• Wellington
    • Wellington City Council has welshed on its commitment to a Rapid Transport system. Although this may be addressed by new proposals for light rail.
  • Marlborough - another example of poor governance under a unitary authority structure.
    • MDC is responsible for air pollution from the ferry fleet but has been shirking its responsibilities in this area. This is becoming a concern for people living in the Sounds. Low sulphur fuel should be mandatory for the Cook Strait ferries.
  • Christchurch
    • The Christchurch City Council is not committed to spending any significant funding on transport infrastructure and has created obstacles to route changes within the city.
    • The Regional Council is returning to a fully elected structure this year and there needs to be the right kind of people elected and especially pro public transport people as there has been poor priority to PT under years of appointed National Party commissioners.
  • Dunedin
    • As in Christchurch, Dunedin City Council is focused on political objectives over who controls the operation of the bus network rather than providing better services to its residents such as improving roads to enable more stops and better routes.
The Government also needs to look at some policy settings.
  • We look set to keep regional council control of public transport services in most regions of NZ which is a good policy. 
  • However the government has so far failed to address farebox recovery target funding by NZTA
  • The problems caused by central government interference in public transport tendering under the PTOM have yet to be addressed in any form, so there are still problems seen in areas like Christchurch, Wellington and Dunedin where the regional council is still having to work with the challenges of being dictated to by NZTA
  • In Wellington the Regional Council (GWRC) is able to own and build rail related infrastructure so the question of why regional councils in other regions such as Canterbury are not funded to build infrastructure is a question as this is usually left to a territorial council to provide and most don't spend more than a token amount.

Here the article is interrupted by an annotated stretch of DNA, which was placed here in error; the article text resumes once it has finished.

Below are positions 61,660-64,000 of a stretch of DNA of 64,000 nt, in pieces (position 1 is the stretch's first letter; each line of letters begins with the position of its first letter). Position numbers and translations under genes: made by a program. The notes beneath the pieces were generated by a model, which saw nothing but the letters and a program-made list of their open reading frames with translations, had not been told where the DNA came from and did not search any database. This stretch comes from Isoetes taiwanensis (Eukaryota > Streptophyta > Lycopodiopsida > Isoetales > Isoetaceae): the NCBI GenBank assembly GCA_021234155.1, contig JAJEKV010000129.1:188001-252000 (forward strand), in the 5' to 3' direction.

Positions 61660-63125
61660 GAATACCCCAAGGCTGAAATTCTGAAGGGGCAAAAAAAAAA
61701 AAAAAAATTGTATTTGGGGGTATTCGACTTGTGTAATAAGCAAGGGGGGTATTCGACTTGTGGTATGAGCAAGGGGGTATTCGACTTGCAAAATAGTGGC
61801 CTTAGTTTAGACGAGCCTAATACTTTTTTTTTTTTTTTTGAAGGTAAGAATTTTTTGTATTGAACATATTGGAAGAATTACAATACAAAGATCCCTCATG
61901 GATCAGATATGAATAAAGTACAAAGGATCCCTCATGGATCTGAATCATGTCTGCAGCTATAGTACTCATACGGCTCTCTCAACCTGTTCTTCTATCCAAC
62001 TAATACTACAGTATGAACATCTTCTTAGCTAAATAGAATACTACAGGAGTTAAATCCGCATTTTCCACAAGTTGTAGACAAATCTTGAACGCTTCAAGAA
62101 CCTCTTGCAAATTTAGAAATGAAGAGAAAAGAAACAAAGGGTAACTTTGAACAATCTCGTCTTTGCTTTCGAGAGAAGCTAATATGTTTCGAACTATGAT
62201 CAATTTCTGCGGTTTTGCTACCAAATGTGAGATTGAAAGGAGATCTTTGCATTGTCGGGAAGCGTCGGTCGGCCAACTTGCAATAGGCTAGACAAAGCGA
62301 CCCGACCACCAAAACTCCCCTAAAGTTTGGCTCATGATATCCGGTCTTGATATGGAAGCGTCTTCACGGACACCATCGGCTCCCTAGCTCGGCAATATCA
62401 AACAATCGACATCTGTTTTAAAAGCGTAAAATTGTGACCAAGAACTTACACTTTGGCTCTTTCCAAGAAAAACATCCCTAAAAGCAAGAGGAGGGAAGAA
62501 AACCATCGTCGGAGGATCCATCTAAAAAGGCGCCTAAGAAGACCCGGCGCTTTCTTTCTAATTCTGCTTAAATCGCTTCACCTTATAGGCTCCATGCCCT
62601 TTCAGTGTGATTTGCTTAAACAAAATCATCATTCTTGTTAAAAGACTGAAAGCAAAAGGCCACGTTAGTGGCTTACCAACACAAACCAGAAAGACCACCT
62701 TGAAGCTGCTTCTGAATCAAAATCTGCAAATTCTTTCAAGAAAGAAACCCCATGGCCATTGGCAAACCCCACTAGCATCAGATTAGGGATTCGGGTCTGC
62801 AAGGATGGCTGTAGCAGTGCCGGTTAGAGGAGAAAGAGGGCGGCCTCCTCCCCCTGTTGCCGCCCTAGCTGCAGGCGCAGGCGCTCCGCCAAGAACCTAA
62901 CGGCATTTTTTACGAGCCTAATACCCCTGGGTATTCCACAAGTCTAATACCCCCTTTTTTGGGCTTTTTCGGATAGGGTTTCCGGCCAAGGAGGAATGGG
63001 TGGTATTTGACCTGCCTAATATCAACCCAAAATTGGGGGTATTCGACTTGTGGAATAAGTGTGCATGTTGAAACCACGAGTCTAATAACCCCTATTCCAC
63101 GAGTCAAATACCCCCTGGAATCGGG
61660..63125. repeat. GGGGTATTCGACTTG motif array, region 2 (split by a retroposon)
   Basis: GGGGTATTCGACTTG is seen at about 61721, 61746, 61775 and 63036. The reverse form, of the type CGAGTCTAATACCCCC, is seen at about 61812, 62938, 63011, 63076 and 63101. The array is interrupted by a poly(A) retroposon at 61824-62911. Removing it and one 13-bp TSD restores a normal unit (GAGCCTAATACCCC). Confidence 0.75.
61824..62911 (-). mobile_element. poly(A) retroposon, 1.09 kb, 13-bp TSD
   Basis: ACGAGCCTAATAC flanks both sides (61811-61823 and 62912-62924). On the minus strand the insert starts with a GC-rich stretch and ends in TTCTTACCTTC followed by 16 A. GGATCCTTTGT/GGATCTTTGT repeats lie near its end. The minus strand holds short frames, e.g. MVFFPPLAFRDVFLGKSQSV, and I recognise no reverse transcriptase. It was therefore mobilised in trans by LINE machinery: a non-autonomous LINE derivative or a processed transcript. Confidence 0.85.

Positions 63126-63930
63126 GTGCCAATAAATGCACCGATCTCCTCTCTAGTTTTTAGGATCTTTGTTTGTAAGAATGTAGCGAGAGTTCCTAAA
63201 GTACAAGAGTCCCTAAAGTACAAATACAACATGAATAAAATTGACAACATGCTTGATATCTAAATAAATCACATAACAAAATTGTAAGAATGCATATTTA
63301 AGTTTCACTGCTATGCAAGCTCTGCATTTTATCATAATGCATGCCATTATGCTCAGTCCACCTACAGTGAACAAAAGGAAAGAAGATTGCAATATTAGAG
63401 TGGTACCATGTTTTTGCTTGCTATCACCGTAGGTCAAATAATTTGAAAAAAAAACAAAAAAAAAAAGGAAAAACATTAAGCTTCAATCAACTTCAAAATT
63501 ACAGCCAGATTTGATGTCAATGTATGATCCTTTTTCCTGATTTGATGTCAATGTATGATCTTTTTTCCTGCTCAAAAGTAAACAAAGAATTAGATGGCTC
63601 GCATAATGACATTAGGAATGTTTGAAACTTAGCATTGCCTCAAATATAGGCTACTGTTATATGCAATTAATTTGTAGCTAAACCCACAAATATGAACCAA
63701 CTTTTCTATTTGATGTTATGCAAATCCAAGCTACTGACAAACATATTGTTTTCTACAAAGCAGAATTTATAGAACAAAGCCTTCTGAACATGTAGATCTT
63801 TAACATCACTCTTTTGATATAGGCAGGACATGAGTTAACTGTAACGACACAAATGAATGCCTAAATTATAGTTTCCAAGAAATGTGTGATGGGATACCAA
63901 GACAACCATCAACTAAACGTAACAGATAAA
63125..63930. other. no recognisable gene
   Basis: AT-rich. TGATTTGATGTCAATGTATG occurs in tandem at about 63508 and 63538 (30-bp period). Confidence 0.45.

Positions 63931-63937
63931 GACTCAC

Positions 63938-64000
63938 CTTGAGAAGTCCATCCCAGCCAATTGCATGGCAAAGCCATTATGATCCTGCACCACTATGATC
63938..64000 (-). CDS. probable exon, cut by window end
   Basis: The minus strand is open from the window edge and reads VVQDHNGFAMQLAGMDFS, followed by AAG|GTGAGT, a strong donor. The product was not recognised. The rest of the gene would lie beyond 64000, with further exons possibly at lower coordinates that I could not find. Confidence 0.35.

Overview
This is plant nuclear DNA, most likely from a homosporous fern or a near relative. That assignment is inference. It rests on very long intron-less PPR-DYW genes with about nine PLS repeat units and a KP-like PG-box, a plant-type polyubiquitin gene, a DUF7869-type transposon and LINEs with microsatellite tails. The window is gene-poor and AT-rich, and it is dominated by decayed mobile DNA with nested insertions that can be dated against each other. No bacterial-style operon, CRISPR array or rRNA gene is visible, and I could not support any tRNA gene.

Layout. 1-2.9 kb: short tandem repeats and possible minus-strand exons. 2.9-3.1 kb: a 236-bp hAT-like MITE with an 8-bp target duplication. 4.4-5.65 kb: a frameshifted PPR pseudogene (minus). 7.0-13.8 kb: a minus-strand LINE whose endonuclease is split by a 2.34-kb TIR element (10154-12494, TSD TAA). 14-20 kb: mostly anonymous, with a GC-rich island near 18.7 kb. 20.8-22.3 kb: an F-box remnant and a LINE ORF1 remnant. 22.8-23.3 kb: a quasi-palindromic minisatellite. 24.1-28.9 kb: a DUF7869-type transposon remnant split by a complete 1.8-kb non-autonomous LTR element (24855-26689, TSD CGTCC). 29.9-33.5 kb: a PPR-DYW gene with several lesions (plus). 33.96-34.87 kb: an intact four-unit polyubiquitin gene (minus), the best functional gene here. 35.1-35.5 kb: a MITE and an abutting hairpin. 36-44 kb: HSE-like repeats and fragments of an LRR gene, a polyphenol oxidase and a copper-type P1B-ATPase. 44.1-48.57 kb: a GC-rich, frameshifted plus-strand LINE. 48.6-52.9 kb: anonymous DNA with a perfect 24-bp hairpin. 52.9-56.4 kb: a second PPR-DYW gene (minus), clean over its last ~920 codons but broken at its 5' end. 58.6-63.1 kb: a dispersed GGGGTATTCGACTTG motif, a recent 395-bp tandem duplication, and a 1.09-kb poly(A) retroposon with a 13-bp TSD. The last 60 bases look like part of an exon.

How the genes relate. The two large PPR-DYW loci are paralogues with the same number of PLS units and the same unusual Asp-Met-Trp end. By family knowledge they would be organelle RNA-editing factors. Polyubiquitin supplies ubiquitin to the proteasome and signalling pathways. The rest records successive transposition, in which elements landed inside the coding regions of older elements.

Friday, 8 February 2019

East Coast Main Trunk [2A]: Kinleith Branch 1

So last year I wrote some posts about Rotorua, specifically the old railway station in the middle of the city. I also wrote I didn't expect to do any more of the ECMT for a while. Well here I am nearly 8 weeks later writing about the ECMT again. This is because at the moment I am working on maps of the Kinleith Branch and Tokoroa.

Kinleith Branch is an interesting line with an interesting history. The first part from Morrinsville to Putaruru was originally the Rotorua Branch and opened in the 19th century. Then along came an outfit called the Taupo Totara Timber Co, and they built a bush tramway from Putaruru to Mokai, which is near Lake Taupo. This crossed the Waikato River on an interesting wooden suspension bridge, which was eventually replaced with a steel structure. The idea was that the government might later take over the tramway and convert it into a railway to Taupo. This never actually eventuated as such, but just after World War II, when the TTT was looking to close down its rail operation, the government did buy the full line and they reconstructed the first 30 km of it to become the Kinleith Branch from Putaruru to Kinleith, where a forestry mill was built that operates to this day. Tokoroa became the principal service town for the mill and has developed from a mere siding and industrial plant (not sure what for exactly) in the middle of bare land, into the sprawling metropolis that it is today. The other 52 km of TTT line was lifted and the bridge over the Waikato, which would have become submerged below the waters of hydro Lake Whakamaru was, we assume, dismantled.

Fast forward a little and with the opening of the East Coast Main Trunk itself to Taneatua in 1928, the inadequacis of the main line route via the Karangahake Gorge became apparent and pressure developed for an improved route to increase capacity. Thus the Kaimai Deviation was born and took shape in the 1970s. The new route, opened in 1978, joined the Rotorua Branch at Waharoa, resulting in the first part of the Branch becoming the main line, and at the same time, the Branch section from Waharoa to Putaruru was reincorporated into the Kinleith Branch, now 65 km in length. The Rotorua Branch origin was thus relocated to Putaruru and its length was reduced to 50 km.

What we know today is that the Kinleigh Branch over its last 30 km can be mapped against the TT Co route because full aerial photos were taken in 1944 of this first part of the route. This means I can use this coverage to be able to draw in where the line was deviated when it was adapted into a railway, and publish maps showing the old route. Unfortunately there are considerable gaps in TTT coverage south of Kinleith but parts can still be seen on some older aerial photos, and this will be incorporated into these maps wherever possible.